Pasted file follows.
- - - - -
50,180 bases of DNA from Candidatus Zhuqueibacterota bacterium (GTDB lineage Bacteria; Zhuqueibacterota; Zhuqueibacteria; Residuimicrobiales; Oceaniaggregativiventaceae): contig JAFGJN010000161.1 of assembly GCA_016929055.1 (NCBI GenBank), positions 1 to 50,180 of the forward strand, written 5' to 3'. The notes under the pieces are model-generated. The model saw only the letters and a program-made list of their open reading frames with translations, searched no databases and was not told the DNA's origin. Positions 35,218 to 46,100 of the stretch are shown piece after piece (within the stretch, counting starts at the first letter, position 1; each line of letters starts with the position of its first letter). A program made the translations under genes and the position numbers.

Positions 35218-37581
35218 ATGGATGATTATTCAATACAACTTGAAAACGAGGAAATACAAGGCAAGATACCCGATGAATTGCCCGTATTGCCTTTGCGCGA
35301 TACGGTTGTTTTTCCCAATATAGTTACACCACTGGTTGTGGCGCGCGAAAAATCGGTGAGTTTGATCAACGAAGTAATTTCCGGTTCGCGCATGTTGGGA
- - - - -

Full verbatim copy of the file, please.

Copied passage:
50,180 bases of DNA from Candidatus Zhuqueibacterota bacterium (GTDB lineage Bacteria; Zhuqueibacterota; Zhuqueibacteria; Residuimicrobiales; Oceaniaggregativiventaceae): contig JAFGJN010000161.1 of assembly GCA_016929055.1 (NCBI GenBank), positions 1 to 50,180 of the forward strand, written 5' to 3'. The notes under the pieces are model-generated. The model saw only the letters and a program-made list of their open reading frames with translations, searched no databases and was not told the DNA's origin. Positions 35,218 to 46,100 of the stretch are shown piece after piece (within the stretch, counting starts at the first letter, position 1; each line of letters starts with the position of its first letter). A program made the translations under genes and the position numbers.

Positions 35218-37581
35218 ATGGATGATTATTCAATACAACTTGAAAACGAGGAAATACAAGGCAAGATACCCGATGAATTGCCCGTATTGCCTTTGCGCGA
35301 TACGGTTGTTTTTCCCAATATAGTTACACCACTGGTTGTGGCGCGCGAAAAATCGGTGAGTTTGATCAACGAAGTAATTTCCGGTTCGCGCATGTTGGGA